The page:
Lost and Found

For 5-11 year olds

Writer's Note

Think of your most precious thing. Let’s say it’s a silver watch your granddad gave you. It’s a big, old-fashioned watch that hangs on a silver chain, very shiny, and when you wind the button on top it makes a delicious clicking sound. Somehow, as if by magic, it feels warm when you hold it, like your granddad has just passed it to you.

Then you lose it. At first you think it will turn up round the house but it’s not in any pocket or under any cushion. You start to look in more unusual places: behind the loo, in the fridge. Finally, in desperation, you search through the kitchen bin with your bare hands. But no, it’s nowhere to be found.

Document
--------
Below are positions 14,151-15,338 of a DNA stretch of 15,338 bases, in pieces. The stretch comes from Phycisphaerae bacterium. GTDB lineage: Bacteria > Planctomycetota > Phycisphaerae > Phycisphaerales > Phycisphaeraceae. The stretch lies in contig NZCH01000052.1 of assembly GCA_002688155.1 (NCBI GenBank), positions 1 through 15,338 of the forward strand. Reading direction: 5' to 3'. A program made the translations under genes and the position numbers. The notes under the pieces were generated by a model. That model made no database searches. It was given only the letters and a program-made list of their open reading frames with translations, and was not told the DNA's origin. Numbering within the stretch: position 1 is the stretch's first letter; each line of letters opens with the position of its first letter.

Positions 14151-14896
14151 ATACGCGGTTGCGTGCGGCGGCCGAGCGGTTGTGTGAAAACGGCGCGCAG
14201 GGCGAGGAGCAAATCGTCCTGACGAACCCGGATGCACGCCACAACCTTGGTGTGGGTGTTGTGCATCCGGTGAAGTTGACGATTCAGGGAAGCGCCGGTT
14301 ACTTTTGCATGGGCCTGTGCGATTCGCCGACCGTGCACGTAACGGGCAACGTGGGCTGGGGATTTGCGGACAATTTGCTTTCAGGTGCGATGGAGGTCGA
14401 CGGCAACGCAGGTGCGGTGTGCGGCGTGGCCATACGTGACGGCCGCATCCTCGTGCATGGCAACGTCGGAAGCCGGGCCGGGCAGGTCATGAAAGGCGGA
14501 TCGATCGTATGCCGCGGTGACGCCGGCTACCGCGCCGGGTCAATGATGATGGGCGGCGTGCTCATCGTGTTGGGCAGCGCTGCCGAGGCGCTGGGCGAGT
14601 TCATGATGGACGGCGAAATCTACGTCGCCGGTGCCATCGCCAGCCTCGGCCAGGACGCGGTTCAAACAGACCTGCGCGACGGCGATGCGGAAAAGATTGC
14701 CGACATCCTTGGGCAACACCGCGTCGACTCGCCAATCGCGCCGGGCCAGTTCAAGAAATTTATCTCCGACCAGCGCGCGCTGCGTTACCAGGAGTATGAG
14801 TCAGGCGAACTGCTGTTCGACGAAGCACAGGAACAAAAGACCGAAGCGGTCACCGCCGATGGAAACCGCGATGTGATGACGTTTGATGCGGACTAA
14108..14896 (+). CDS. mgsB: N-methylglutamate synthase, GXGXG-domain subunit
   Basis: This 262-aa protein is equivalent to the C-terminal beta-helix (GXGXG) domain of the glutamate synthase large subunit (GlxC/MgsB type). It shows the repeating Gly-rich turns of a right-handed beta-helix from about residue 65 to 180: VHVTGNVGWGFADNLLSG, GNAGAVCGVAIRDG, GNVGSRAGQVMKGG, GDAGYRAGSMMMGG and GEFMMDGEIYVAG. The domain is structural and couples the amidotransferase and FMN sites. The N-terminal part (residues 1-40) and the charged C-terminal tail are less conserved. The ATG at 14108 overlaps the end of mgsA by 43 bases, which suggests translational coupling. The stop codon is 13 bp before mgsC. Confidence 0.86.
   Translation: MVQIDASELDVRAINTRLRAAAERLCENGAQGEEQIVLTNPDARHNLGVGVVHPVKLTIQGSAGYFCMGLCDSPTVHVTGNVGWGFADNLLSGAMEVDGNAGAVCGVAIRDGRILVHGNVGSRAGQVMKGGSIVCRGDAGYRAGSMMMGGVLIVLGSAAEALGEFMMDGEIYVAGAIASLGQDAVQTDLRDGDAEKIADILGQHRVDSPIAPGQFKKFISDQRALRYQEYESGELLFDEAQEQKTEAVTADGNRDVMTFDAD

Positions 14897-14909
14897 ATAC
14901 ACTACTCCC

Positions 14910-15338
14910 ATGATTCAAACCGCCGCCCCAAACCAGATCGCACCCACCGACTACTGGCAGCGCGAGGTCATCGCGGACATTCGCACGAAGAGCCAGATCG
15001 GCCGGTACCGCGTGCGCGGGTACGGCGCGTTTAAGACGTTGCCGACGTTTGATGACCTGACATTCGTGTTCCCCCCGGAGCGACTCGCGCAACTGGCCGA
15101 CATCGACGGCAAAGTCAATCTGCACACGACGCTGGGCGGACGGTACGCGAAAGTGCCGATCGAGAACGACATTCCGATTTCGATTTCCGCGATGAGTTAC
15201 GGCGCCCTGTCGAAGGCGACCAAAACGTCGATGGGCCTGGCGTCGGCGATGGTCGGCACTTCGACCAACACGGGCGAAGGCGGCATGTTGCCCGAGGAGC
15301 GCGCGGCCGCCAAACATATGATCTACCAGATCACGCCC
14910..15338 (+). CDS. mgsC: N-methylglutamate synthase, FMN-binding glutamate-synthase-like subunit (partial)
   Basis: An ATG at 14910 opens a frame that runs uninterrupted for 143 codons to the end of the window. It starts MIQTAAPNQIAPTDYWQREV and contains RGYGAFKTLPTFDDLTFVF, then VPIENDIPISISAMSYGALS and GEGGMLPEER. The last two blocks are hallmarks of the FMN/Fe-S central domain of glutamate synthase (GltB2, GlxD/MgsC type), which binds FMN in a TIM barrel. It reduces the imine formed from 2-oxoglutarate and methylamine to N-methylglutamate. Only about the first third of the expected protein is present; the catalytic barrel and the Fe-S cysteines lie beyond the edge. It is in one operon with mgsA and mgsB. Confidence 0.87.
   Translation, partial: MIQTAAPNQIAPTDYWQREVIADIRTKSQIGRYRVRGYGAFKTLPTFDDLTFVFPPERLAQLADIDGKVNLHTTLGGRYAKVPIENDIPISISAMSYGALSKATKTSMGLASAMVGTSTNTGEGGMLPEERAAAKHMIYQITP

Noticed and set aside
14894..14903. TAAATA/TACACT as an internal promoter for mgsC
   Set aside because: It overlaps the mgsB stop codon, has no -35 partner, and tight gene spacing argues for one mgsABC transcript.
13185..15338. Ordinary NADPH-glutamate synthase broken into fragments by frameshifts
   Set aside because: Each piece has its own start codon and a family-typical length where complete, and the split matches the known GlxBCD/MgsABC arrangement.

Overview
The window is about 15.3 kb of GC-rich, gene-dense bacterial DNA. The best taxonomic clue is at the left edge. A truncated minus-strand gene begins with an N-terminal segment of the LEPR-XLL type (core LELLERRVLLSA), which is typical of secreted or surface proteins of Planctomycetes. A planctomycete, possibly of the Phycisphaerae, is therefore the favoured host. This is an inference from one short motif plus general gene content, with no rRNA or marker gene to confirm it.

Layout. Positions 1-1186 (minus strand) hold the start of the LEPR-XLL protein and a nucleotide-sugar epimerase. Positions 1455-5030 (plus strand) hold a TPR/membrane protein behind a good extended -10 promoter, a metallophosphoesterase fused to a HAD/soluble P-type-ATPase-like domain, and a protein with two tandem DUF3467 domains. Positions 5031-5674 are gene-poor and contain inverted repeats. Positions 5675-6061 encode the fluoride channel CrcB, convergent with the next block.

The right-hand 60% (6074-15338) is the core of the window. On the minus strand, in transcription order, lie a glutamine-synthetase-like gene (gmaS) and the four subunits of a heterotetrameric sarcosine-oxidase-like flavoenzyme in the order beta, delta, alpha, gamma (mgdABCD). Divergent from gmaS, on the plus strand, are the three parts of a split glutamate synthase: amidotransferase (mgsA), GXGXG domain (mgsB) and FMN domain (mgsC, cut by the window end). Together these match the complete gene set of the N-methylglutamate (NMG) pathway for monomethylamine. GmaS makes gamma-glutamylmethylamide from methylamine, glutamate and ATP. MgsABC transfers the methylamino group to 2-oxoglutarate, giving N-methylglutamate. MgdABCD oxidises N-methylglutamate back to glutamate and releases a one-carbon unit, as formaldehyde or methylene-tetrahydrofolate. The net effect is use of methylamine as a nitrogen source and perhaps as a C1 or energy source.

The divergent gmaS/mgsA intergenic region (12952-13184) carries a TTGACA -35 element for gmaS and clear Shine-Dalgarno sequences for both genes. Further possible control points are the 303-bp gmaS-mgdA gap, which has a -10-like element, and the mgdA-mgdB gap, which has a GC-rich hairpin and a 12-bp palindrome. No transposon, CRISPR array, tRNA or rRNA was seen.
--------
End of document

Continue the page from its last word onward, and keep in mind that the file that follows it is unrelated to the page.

Several days go by and it dawns on you that you’ll never see that watch again. It’s gone, gone, gone and nothing you can do will ever bring it back. And it seems you can’t stop thinking about it. If only you could lay your hands on it right now and feel the clickiness of its button, the magic warmth of its silver case… but no, you can’t. And for a while, the very thought of it becomes a torture. What could possibly make you feel better? Nothing could replace that watch…

But imagine that there is one thing in the world just as precious, one thing just as special. What could it be? Where could it be? If only someone could find it and bring it to you right now, then everything might just be alright once more.

Daniel Jamieson

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